With the band members’ other obligations, will you be able to play live shows?
Yeah, we have some catching up to do with our other acts, but we have a booking agent and we’re in discussions about how best to begin live performances, probably beginning some time next year.
The album will be available on vinyl. Are you a vinyl collector?
I was quite into it, but I have to confess I’ve not bought one in a while. I think the last was the box set of Down Below by Tribulation, and that must be at least a couple of years old now. My interest in motorcycles kind of took over around that time and it doesn’t leave much spare capital for anything else!
What’s currently in your heavy musical rotation?
When it comes to metal the latest releases by Gaerea, Akhlys and Seth have all impressed me and shown there’s life in the underground yet. I also really enjoy a few metal/electronic crossover acts too – Igorrr and Pertubator, but also a project called Keygen Church which Chris introduced me to which has completely blown my mind.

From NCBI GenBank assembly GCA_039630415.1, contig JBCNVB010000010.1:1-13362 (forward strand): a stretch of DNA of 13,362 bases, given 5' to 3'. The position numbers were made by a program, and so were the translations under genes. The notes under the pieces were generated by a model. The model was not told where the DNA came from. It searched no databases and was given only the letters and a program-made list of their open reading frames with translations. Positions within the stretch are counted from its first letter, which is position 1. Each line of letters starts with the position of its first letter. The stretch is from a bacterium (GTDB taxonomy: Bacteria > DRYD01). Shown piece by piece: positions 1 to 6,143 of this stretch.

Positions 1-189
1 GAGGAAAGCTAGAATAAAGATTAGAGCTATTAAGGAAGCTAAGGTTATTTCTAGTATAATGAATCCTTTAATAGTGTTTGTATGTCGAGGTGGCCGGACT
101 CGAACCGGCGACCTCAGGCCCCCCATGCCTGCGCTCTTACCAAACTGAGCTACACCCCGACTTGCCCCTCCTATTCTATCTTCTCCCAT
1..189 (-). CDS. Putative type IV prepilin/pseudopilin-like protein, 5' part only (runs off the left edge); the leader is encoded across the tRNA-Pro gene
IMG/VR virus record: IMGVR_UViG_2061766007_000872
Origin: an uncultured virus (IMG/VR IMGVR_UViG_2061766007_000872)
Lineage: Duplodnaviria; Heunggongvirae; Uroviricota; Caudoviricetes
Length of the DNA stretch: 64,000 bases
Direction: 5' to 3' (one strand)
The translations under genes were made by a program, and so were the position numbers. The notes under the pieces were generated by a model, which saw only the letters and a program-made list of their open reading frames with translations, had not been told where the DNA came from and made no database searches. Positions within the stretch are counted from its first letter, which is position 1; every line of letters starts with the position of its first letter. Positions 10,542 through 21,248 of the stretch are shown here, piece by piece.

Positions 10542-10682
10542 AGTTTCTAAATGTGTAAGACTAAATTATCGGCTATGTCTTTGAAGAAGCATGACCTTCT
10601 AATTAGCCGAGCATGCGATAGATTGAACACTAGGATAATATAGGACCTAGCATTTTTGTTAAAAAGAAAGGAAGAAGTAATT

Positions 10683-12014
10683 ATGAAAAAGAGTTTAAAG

Anything else you’d like to mention or promote?
I also play guitar and write in a band called Deathcode Society, and we’re gearing up to record and release our second album on Osmose Productions. If you enjoyed the heavier parts of Hypercube Necrodimensions then I recommend you check out our current release! Other than that we all look forward to hearing people’s reactions to Wizardthrone and can’t wait to begin playing shows.
(interview published July 15, 2021)
Watch Wizardthrone – “Frozen Winds Of Thyraxia” Video